JE: Absolutely. Absolutely. Everywhere you look when you’re walking around Philadelphia, you see something unique, and Atlanta is not like that. Atlanta is more of a driving city. Traffic is out there, and you’ll be driving everywhere. But here you walk, and the walking is great. I just love walking around downtown in the inner city, West Philly… I just love getting out of the car and walking. There’s something about Philadelphia that other places just don’t have, other places just don’t have. It’s odd. You could have a $25 million business sitting next to a place where they’re lucky if they can do $60,000 you know? So, the mixing and matching makes the neighborhoods what they are, and I like it.
Dime: The fans have a strong reputation for being vocal and loud. When you were playing, what was it like to perform in front of them?
JE: Ah, it was hard. It was hard in that there were certain things you didn’t say. You didn’t grab a microphone and say, “I’ve never been booed” because then you were gonna get booed or whatever. Philly fans are very demanding, and if you were having a rough night, they let you have it. They let you have it. So that was not only reputation, that was a fact, and players who came here, they knew that. Some players couldn’t take it. Fortunately, I was one of those guys who could take it and most nights I played, it was representative of what my God-given gifts were, so I didn’t experience very much of the downside or none that I can recall, as they say in court (laughs).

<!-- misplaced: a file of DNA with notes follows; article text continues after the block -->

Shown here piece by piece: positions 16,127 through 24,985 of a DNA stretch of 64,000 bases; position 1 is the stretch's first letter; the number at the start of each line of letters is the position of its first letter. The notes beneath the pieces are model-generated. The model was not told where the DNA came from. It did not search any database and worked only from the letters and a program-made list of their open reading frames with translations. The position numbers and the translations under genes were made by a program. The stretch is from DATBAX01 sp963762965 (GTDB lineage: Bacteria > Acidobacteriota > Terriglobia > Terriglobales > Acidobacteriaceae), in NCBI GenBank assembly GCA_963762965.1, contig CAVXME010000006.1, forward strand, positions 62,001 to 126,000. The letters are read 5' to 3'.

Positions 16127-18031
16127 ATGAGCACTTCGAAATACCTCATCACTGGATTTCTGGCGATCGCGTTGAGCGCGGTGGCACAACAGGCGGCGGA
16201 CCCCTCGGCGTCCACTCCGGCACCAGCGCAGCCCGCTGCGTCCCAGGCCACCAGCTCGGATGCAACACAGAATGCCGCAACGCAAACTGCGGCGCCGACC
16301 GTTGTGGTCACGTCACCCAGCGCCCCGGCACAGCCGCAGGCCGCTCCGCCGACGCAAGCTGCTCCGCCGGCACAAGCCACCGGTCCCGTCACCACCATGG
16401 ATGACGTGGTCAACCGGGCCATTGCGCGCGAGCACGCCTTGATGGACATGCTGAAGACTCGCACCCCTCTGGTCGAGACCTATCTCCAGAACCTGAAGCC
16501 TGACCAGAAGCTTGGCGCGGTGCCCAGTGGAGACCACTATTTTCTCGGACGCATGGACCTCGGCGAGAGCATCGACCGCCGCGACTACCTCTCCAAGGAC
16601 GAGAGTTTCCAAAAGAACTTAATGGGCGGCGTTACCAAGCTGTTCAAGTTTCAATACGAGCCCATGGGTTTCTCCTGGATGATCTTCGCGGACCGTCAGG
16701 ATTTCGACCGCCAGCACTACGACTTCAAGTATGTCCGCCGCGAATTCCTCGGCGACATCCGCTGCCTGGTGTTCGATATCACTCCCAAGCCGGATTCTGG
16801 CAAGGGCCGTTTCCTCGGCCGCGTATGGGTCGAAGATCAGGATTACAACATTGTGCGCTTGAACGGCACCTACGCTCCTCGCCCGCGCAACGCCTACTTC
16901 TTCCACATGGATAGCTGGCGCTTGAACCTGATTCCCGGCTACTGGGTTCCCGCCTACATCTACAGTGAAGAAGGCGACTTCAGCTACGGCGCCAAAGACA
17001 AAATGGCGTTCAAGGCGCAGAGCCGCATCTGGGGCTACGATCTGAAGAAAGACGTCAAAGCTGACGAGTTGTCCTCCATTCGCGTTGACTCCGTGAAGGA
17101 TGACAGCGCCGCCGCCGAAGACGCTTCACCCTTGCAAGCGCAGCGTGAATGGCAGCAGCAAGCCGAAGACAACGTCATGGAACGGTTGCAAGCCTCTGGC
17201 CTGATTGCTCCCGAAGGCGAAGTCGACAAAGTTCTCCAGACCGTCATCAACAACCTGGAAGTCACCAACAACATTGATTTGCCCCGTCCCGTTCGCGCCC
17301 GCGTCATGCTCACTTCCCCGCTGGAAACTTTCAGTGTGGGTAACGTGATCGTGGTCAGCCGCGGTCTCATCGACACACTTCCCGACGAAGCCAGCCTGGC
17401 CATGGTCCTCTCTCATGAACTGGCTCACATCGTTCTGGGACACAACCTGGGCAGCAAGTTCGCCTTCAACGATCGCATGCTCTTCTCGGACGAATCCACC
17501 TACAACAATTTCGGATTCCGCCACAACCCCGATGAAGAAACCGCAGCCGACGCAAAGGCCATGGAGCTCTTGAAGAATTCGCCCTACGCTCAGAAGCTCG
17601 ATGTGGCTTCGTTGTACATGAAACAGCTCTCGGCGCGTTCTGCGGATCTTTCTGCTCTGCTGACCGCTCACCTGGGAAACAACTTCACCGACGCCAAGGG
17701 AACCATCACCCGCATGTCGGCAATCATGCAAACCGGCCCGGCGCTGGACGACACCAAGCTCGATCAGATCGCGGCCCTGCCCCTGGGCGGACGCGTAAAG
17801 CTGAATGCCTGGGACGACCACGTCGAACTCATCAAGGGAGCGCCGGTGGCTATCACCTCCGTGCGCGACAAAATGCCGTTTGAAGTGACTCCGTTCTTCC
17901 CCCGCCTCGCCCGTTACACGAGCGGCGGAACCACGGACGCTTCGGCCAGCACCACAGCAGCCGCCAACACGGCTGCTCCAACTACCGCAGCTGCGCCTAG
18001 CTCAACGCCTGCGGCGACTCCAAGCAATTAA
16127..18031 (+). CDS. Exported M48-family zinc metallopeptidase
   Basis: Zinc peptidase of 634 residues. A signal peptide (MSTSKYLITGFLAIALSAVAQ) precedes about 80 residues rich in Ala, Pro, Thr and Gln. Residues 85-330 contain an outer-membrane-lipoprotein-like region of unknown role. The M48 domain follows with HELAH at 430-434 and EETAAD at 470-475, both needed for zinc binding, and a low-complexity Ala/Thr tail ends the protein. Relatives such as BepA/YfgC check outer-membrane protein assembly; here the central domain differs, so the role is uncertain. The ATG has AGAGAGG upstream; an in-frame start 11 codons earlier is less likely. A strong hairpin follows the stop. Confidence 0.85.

Dime: Everyone always points to you as one of the guys who started the line of great athletes like Michael Jordan, Dominique Wilkins and Vince Carter. Doing all of that unbelievable stuff around the rim, did that always come naturally? Did you have any influences?
JE: Yeah. For me, Connie Hawkins and Elgin Baylor were the two guys who were the most creative who played my position, so they were the guys I tried to emulate. And in addition to that, I guess God or somebody put certain things in my heart or in my mind that made me do things a little differently than they had done them or maybe how anybody else had done them, so I was able to be an innovator. But it started out by being inspired… those two in particular. They were great inspirations.
Dime: Did you play against Connie Hawkins a lot in the summer?
JE: Nah, I played against Connie Hawkins once. Once. It was like an all-star game, barnstorming all-star game, and we were in a movie together, The Fish That Saved Pittsburgh. He was with L.A. and I was with the Pythons so that was it. That was it. I didn’t have the luxury. I would’ve enjoyed playing against him. And Elgin Baylor, I never got to play against him. He was retired before I got in.
Dime: Now you played at Rucker Park a lot in the summer. Was that one of your favorite spots to play at during the summer?
JE: Well my first five years as a pro from age 21 to 26, I played in the Rucker. Then after that, I couldn’t play all year round anymore. It was just too hard on my legs, but those first five years… The Rucker league helped to make me, and it gave me a lot of confidence. I would have games where I scored 50 or 60 points, but they just kept the clock going, so I knew what I was capable of, and the other players, the other coaches and people around the sport knew what I was capable of in large part because of what I was able to demonstrate in Rucker Park.